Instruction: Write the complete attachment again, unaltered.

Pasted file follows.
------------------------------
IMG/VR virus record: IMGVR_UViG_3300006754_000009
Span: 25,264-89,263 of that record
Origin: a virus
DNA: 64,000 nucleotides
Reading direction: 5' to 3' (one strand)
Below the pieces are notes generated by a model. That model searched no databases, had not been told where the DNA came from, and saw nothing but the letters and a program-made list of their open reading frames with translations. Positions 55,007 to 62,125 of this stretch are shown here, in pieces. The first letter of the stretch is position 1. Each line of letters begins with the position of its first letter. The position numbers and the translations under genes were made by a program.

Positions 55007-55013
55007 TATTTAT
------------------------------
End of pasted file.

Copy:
IMG/VR virus record: IMGVR_UViG_3300006754_000009
Span: 25,264-89,263 of that record
Origin: a virus
DNA: 64,000 nucleotides
Reading direction: 5' to 3' (one strand)
Below the pieces are notes generated by a model. That model searched no databases, had not been told where the DNA came from, and saw nothing but the letters and a program-made list of their open reading frames with translations. Positions 55,007 to 62,125 of this stretch are shown here, in pieces. The first letter of the stretch is position 1. Each line of letters begins with the position of its first letter. The position numbers and the translations under genes were made by a program.

Positions 55007-55013
55007 TATTTAT